By ANTHONY HADEN-GUEST December, 2022
Harry Macklowe, the real estate broker, and his wife, Linda, have been a hefty presence in the New York artworld, being amongst the most active acquirers, building a collection which included work by Picasso, Giacometti, Jackson Pollock, Rothko, Warhol and Jeff Koons. That presence only became larger during their acrimonious divorce when their estimates on the values of individual artworks became so irreconcilable that the judge ordered that the collection be put up for auction. This was duly done, though Linda had wished it could have been kept together. Sotheby’s put it up in two auctions, the first in November 2021 and the second this May, and the house announced that the split event had fetched $922 million, an auction record for a private collection.
There were some artworlders at the party that Billy Macklowe, their son, threw for the 45th birthday of his wife, Julie, the painter Daniel Arsham for one, but they were not an overwhelming presence. The party was at Musica, the club on West 50th, which was created by Cipriani, the restaurant empire, whose founder, Giuseppe Cipriani, made his name with Harry’s Bar, a signature destination in Venice. Promisingly, the Macklowe invitation stipulated Attire Enforced Leather and Lingerie, the strictness echoing their invitation to a Barbie and Ken themed beach party they had given in the Hamptons last summer, which had instructed: Barbie and Ken Dress Code VERY SERIOUS! If you are not dressed up, you will NOT BE ADMITTED—no exceptions!
Had this been observed on the beach? I wasn’t there, have no idea, but at Musica most of the female guests were merrily dressed in lingerie. The large party, almost six hundred I learned, watched an aerial performance I missed, listened to a two hour set by DJ Bob Moses, and had then settled down to dancing to a driving beat. A paper backdrop had been set up for photo-shoots of incomers at the door, as would often be the case in the happening clubs of the glory days, the 1980s, and this led me to contemplate the changes between the goings-on back then and what I was moving through here and now beneath two gigantic disco balls.
One difference reflected rather well on the here and now. There were no VIP Rooms! Back then most famous faces, aside from the Andy/Bianca/Halston contingent for whom showing their faces was an effective career strategy, would swiftly duck out of sight to get into their private stuff. The entire Macklowe party was functioning as a kind of VIP Room though, with endless glasses of Cristal champagne and what would normally have been costly snifters of Macklowe Whiskey. This whiskey incidentally is the first American Single Malt Whiskey and it had been launched in December 2021 by Julie Macklowe using the classic artworld strategy of a highly limited edition, and here in Musica it was further promoted on luminous circular signs, seemingly floating on the ceiling.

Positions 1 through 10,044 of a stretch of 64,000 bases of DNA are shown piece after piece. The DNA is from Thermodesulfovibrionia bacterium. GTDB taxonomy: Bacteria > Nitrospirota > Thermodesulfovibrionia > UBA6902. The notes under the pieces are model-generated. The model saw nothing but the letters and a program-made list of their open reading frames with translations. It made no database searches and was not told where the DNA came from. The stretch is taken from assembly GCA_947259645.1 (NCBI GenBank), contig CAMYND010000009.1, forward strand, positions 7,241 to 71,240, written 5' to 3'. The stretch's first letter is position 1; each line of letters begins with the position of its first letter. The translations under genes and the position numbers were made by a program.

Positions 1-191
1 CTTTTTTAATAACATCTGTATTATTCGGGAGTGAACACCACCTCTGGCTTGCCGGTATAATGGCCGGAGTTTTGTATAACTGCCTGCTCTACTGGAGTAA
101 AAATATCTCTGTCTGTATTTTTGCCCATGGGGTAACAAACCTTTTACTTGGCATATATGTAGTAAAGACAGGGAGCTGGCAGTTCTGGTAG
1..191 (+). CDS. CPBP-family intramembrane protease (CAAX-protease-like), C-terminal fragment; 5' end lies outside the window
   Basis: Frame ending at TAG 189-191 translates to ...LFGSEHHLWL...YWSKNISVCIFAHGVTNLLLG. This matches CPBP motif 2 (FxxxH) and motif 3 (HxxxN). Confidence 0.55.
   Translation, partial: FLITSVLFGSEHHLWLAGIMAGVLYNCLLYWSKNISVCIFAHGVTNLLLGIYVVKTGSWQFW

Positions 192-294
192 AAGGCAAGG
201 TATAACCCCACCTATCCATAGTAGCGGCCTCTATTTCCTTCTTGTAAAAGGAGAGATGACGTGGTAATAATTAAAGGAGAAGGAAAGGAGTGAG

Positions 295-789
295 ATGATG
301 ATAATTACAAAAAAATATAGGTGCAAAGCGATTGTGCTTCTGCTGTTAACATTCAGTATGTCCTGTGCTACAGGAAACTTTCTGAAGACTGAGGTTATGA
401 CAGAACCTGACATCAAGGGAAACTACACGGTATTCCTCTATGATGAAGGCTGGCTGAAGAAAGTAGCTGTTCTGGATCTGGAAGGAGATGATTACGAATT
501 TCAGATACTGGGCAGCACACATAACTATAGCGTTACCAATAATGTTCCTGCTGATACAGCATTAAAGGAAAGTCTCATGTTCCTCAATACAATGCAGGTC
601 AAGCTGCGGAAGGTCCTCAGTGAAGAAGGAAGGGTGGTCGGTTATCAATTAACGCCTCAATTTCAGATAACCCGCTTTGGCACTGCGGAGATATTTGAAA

Other differences reflected our changing times. Back in the day such a directive as the mandatory leather and/or lingerie would certainly have generated a deliriously over-the-top response from, for instance, Michael Alig and the Club Kids, who saw themselves as performance artists 24/7, and from the dress-up role players who had enacted their dream lives in Studio 54.
Here in Musica though the lingerie that was in everybody’s face everywhere looked fetching rather than provocative, particularly on such fighting fit female bods, such as those of the foursome who were dancing on separate plinths. Two of whom were wearing round spiky headgear you wouldn’t want to get too close to in a crowded space, not even at such a swell affair as this. As for the leather it had no obvious story attached, neither undercurrents of SM nor of the Alt Right, it was just leather. Also there was plenty of business chic. Indeed I spotted several examples of an item of clothing I had feared was extinct: Neckties. Could the Macklowe party herald a rebirth? The next thing will be the pocket hankie. Why not? I have hung onto mine. WM
Anthony Haden-Guest (born 2 February 1937) is a British writer, reporter, cartoonist, art critic, poet, and socialite who lives in New York City and London. He is a frequent contributor to major magazines and has had several books published including TRUE COLORS: The Real Life of the Art World and The Last Party, Studio 54, Disco and the Culture of the Night.
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